During this trip, you will visit the sites of Dr. Galdikas’ work including her famous research site at Camp Leakey and the Orangutan Care Center and Quarantine Facility, which houses over 330 orangutan orphans. Dr. Galdikas will share with you her expertise in the areas of primatology, anthropology, and conservation. As the world’s leading expert in orangutan behavior, you will come away with insights into one of human’s closest living relatives. You will also spend time along riverways and walking through the forest in search of some of the most amazing wildlife on the planet including proboscis monkeys, barking deer, rhinoceros hornbills, and Bornean wild pigs.

Having visited the northern part of Borneo, in Sabah, where I was lucky to observe not only orangutans, but also the endangered proboscis monkey and much more, I would highly recommend this trip to anyone interested not only in nature, but also for those who genuinely may be interested to help the plight of these fantastic animals.

The trip application can be downloaded at http://www.orangutan.travel





The Road to Literacy: Strategies for Parents and the Pre Reader

20 09 2011

Sandra Arthur warmly welcomes this viewpoint from teacher, Angela Jackson (originally featured at www.SandraArthurBooks.com)

“So please, oh PLEASE, we beg, we pray,

Go throw your TV set away,

And in its place you can install

A lovely bookshelf on the wall.”


“Charlie and the Chocolate Factory” by
Roald Dahl

Learning to read is the most important skill any child will acquire during primary education; if a child can’t read, he can’t do anything. He can’t read text books; he can’t read the instructions in a maths exercise: he can’t read a book for pleasure. His or her progress is compromised from the very beginning of his school life. As parents there are many, many strategies we can adopt in our daily lives that will ease the transformation from a non reader to a competent reader. Think caterpillars and butterflies!

1. The first tip is a no-brainer really. Talk to the baby; talk to the small child. I used to feel an idiot chattering away to my baby as we tackled the weekly shop but naming objects helps the baby and later the small child to acquire a large and rich vocabulary. Being familiar with lots of words on starting school, will give the child a great advantage.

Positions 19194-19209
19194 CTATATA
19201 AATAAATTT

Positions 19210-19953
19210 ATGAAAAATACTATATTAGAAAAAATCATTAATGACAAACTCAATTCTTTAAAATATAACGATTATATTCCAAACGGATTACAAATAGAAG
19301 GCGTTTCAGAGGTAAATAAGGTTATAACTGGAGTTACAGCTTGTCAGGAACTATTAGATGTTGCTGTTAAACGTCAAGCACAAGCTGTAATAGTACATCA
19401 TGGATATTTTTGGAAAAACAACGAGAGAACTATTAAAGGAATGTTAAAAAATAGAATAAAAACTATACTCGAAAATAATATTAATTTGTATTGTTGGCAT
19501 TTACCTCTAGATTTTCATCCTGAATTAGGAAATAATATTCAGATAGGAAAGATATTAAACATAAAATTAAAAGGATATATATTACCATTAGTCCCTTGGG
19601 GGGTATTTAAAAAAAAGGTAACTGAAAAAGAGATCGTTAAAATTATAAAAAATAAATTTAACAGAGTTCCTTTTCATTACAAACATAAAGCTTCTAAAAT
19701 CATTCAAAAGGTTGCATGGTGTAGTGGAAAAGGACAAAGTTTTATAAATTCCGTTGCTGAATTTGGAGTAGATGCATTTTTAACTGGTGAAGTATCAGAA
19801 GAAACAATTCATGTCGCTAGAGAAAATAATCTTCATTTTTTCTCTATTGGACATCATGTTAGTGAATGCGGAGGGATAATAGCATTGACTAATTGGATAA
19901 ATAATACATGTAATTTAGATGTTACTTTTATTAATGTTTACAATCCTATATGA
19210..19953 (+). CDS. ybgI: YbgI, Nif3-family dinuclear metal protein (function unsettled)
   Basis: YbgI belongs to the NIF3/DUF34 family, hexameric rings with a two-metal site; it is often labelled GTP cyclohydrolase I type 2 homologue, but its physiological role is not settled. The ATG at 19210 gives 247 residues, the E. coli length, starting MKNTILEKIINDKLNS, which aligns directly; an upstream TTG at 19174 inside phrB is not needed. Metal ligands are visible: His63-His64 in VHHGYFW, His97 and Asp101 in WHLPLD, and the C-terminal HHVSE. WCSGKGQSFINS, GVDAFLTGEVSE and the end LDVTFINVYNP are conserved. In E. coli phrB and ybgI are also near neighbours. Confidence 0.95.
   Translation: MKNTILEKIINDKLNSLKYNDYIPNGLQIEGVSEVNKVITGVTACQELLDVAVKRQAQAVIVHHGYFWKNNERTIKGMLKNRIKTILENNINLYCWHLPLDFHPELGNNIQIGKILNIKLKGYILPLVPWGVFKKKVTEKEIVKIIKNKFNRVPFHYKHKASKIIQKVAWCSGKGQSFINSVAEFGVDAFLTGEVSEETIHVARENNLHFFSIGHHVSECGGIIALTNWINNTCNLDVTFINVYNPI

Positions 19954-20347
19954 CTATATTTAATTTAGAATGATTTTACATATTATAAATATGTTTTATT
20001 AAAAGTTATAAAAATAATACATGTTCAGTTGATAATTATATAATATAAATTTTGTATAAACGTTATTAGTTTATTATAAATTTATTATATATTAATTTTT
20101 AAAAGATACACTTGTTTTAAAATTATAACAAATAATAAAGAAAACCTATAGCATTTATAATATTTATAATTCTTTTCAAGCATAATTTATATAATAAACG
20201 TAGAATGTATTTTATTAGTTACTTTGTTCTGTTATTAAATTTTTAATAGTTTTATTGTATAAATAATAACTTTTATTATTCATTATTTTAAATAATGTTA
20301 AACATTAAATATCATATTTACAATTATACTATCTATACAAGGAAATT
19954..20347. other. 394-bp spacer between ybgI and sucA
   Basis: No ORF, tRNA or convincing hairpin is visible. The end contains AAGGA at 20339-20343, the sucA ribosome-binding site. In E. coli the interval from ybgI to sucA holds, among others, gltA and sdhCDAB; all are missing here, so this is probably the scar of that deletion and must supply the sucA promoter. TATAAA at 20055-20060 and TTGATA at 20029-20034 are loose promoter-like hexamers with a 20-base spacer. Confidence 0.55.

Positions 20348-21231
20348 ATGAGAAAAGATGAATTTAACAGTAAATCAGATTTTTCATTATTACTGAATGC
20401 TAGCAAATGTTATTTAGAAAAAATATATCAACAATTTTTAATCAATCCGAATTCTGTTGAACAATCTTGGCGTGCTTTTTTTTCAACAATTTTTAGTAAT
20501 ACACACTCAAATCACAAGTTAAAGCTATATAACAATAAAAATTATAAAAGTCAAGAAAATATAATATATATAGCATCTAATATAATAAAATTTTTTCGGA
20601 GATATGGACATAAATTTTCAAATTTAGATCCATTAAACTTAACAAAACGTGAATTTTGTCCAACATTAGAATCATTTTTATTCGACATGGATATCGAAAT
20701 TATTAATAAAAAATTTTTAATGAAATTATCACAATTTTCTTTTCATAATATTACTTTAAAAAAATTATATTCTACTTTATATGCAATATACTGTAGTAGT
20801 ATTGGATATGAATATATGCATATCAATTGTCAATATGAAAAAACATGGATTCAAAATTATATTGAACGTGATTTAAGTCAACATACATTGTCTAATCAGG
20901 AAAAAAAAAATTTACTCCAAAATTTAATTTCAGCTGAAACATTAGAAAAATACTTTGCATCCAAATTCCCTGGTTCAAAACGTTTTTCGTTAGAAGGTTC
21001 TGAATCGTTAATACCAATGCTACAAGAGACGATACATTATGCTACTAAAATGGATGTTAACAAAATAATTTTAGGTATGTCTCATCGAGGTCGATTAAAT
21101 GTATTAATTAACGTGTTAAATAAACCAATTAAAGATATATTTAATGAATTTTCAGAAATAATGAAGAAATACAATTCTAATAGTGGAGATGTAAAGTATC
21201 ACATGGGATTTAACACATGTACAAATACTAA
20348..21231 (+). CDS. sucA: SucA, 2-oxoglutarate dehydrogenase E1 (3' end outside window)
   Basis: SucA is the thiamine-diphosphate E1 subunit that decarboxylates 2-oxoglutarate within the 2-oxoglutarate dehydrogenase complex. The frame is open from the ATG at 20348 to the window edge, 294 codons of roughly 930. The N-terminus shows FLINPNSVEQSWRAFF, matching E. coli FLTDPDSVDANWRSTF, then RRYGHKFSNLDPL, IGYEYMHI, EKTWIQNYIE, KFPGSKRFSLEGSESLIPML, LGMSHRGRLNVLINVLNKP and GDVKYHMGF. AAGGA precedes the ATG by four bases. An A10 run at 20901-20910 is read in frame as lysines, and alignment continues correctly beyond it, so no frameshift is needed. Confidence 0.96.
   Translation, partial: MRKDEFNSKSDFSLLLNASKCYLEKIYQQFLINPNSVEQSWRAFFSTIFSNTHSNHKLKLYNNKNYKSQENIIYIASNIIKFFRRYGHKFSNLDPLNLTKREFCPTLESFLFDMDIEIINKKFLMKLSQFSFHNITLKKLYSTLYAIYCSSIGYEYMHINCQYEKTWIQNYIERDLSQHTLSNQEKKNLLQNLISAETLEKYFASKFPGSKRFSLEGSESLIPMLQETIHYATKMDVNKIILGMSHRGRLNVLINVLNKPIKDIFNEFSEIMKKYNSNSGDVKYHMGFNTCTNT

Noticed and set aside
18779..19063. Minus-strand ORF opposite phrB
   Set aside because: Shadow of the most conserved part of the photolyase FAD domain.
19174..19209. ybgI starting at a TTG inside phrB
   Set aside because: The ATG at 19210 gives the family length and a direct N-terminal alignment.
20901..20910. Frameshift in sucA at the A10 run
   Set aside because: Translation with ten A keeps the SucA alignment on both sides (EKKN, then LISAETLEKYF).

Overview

2. From the age of 6 months, look at books with the baby. Point out objects; talk about what’s happening in the pictures. Babies enjoy bright colours and simple drawings and the warm, cosy parent-child moment will create the right associations in the child’s mind.

3. Think about singing songs and rhymes to increase a child’s vocabulary. Remember that children need to hear language from people. To a baby, television is just noise.

4. Point out written signs. Stress the importance of the written word

5. Another no brainer: show your child that you value reading, that books are important to you. Have books and magazines around the house. Let your child see you reading books, newspapers and magazines.

6. Treat books respectfully, reverently. Don’t allow the child to draw on reading books. Teach him to turn the pages carefully. Encourage him/her to keep the books and, later, drawing materials in a special place.

7. If there’s a library near you then it’s a good idea to join it. Many libraries and some book shops hold regular story hours and staff are often trained to advise readers on ways to use books creatively.

8. Find time to read a bedtime story every night. Apart from encouraging a love of books, it also sets the scene for a calm bedtime.

While committed, conscientious parents do all this on a regular basis, it’s also worth mentioning not to push too hard and to enjoy the voyage of discovery.